County sales tax road projects approved

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     The “bituminous preservation” projects include work on Co. Rd. 81 from north of Highway 34 to Essex Road; on Co. Rd. 109 from CSAH 6 to Co. Rd. 108 and Beacon Road from CASH 6 to 109 and on Co. Rd. 111 from Highway 87 to 1.2 miles south.

     The .5 percent sales tax took effect in July at the commissioners’ approval.  The sales tax of 6.875 percent was raised to 7.375 percent in the county.

     Hubbard County auditor Kay Rave reports as of the end of February, the county has received $517,199 in tax revenue and is on track to meet Department of Revenue projections of $900,000 in the first full year its of implementation.

     In other action, commissioners:

    - Agreed to explore a contract with Mahnomen County to house 30 inmates per day at $65 each.

     Sheriff Cory Aukes presented the proposal which he estimates will bring in $711,750 per year in revenue, with expenses projected at $278,885 a year.

      Mahnomen County is asking for a two-year contract, Aukes said, but he’s asking for a four-year commitment.

     The department would hire four additional full-time staff, at a cost of $260,000 per year, based on $65,000 each, including family medical.

     Meals for the additional inmates are estimated at $82,865 per year. Additional medical expenses are projected at $90,000 and miscellaneous supplies, “a one-time expense,” $5,000.

     The current 60-bed facility would go to 90 beds, Aukes said of “full capacity.” Hubbard County could tell Mahnomen County “no” at 30, he said. The county’s general inmate population is 40, Aukes told commissioner, a few of them  state prisoners.

     “The biggest question now is duration,” Aukes said of having to possibly lay off personnel. “We are looking at a minimum of four years.”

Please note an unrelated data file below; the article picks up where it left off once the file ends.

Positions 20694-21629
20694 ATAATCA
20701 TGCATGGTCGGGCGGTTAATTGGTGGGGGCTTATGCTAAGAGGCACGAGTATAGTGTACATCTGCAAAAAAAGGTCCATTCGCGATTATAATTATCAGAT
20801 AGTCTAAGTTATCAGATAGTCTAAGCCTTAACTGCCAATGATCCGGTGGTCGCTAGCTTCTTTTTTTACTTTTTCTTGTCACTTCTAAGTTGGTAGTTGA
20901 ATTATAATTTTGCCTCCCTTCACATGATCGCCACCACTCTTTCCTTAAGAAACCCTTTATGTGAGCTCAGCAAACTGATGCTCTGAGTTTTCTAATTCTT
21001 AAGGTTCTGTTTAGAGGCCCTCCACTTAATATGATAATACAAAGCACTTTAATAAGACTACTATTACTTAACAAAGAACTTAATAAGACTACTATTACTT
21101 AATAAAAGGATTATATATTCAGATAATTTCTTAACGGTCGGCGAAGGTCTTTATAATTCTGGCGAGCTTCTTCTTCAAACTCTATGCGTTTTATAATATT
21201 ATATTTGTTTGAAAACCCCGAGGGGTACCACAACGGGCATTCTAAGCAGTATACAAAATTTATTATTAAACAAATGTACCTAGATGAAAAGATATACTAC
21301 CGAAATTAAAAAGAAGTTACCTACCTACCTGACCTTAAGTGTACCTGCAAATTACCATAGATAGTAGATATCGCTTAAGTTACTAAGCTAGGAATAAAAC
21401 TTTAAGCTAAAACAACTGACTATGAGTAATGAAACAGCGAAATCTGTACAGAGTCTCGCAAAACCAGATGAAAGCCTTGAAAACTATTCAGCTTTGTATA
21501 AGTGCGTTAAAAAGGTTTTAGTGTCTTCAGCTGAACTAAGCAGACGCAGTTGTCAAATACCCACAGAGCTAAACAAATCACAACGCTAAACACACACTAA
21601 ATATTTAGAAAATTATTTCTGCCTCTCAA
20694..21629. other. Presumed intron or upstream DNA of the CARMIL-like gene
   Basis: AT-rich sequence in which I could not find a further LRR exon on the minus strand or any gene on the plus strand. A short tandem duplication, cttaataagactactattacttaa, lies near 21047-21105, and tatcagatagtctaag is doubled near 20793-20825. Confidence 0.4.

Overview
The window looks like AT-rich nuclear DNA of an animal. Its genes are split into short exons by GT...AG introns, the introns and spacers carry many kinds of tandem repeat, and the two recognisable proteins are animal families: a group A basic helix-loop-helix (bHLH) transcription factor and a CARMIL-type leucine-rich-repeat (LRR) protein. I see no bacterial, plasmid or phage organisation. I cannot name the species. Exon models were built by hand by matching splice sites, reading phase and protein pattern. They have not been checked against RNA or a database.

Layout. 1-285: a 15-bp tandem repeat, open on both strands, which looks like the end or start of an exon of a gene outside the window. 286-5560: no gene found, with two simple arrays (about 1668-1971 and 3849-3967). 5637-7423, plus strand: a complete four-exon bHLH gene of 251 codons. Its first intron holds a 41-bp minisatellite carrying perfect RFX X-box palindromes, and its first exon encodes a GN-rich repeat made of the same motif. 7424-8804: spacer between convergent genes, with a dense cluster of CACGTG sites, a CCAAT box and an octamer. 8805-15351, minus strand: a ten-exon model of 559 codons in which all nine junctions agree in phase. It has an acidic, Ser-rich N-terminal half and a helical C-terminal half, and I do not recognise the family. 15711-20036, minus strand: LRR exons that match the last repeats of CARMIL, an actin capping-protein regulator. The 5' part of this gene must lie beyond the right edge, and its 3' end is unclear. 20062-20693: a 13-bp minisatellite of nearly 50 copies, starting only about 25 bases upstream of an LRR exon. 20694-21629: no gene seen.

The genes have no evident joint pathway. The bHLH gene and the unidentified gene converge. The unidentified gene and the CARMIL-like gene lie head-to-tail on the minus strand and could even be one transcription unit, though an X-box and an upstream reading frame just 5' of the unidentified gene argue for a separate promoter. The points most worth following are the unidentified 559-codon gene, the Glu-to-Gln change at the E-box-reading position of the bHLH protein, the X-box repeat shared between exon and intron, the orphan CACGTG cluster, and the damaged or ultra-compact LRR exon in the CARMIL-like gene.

“The problem is if there’s a changing of the guard,” commissioner Cal Johannsen said of a new sheriff.

     Aukes advocated entering into a contract with Mahnomen County, not the sheriff’s department.

     “The worst case scenario is having to pay unemployment,” commissioner Matt Dotta said, who suggested further discussion on the matter in the work session.

    - Approved a request from Rural Minnesota CEP (Concentrated Employment Program) to use a first-floor government center room to meet with people who are seeking jobs.

     Rural MN CEP will utilize room 149 from 9 a.m. to 4:30 p.m. Tuesdays and Thursdays to work with veterans, ex-offenders, youth and people with disabilities to “explore career opportunities,” as an “ancillary benefit of Social Services.”

     The program helps people move off public assistance to self-sufficiency through employment, explained Caroline Rogers of Rural MN CEP. This includes counseling on life skills and job readiness.

     Workshops are offered on the job search system - skills identification, applications, networking and interviewing, as well as the follow-up thank you letter.             

- Heard AIS program transition update recommendations from Environmental Services Officer Eric Buitenwerf  and adopted a resolution “clarifying fiscal roles and procedures for  aquatic invasive species prevention.”

     The main issue is the expenditures transition, Buitenwerf told the board, recommending the county act as fiscal agent via the auditor/treasurer and the AIS watercraft decontamination position be managed within the ES Department.

     The resolution calls for all state AIS prevention fund expenditures, with approximately $225,000 allocated by the state, be preauthorized by the ESO.

     The Hubbard County Coalition of Lake Associations will “continue to do the legwork, but with preauthorization.”

     Buitenwerf suggested hold harmless agreements be drafted regarding watercraft inspections conducted at 13 public township accesses.

     He questioned the county’s liability regarding volunteers conducting AIS sampling.

     Commissioners directed ESO to draft a document outlining the role of the Soil and Water Conservation District during the transition period.

     - Approved the demolition of an existing slab at Farris Park in Farden Township and the construction of a brick storage and restroom facility at a cost of $60,210, Jeff Olson Construction of  Bemidji the low bidder.  

     Commissioners also approved a quote of $35,600 from Heritage Construction of Bemidji for the construction of an additional picnic shelter at the park.

    - Learned spring road restrictions will likely soon go into effect, commissioners approving a resolution addressing the issue.

   - Approved a resolution nullifying a contract for deed due to no payments being made on property in White Oak Township.